A federal court judge ordered the Justice Department Thursday to release portions of an interview transcript between former Vice President Dick Cheney and the special prosecutor assigned to investigate the leak of covert CIA operative Valerie Plame Wilson and the role Bush administration officials played in her outing six years ago.
US District Court Judge Emmet Sullivan rejected arguments by Obama Justice Department appointees that releasing the transcript would discourage future vice presidents from cooperating with criminal investigations because their words could become “fodder for The Daily Show.”
At a federal court hearing in July, Jeffrey Smith, an attorney in the Justice Department’s Civil Division, argued that the transcript of Cheney’s 2004 interview with special prosecutor Patrick Fitzgerald about the CIA leak should remain secret for as long as ten more years to protect Cheney from any political embarrassment that would result from the transcript being released.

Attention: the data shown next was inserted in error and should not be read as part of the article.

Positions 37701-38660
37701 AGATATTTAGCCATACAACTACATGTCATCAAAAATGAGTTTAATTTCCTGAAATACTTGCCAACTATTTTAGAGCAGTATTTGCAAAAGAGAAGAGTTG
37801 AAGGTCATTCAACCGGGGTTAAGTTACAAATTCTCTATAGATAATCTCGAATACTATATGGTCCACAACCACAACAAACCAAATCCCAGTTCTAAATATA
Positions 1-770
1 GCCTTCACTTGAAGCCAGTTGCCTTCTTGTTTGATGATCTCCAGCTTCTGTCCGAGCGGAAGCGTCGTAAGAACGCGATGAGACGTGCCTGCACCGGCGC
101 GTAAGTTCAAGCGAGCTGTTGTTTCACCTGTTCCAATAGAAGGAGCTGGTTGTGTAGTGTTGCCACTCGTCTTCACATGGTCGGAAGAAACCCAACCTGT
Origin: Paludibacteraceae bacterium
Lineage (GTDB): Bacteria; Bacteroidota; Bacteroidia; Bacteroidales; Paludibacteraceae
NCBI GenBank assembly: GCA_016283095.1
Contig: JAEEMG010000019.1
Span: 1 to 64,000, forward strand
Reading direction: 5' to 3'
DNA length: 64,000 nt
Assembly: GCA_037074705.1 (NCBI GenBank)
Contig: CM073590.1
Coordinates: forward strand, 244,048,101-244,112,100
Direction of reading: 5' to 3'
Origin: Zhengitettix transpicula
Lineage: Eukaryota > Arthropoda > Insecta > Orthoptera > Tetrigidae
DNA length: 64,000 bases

“Any attempt to predict the harm that disclosure of these records could have … is therefore inherently, incurably speculative,” Sullivan wrote in his ruling. “Accordingly, the Court concludes that DOJ has failed to meet its burden of demonstrating that the records were properly withheld.”
Sullivan, however, did agree that the Justice Department can keep under wraps, on national security grounds, statements Cheney had made to Fitzgerald about declassification discussions he had with George W. Bush, conversations Cheney had with former CIA Director George Tenet about Ambassador Joseph Wilson’s February 2002 trip to Niger to investigate allegations that Iraq was seeking to purchase yellowcake uranium, discussions surrounding the 16 words in Bush’s January 2003 State of the Union address that asserted Iraq had attempted to purchase the uranium, talks between Cheney and then National Security Adviser Condoleezza Rice and conversations between Cheney and other Bush officials about how to respond to media inquiries about the Plame Wilson leak.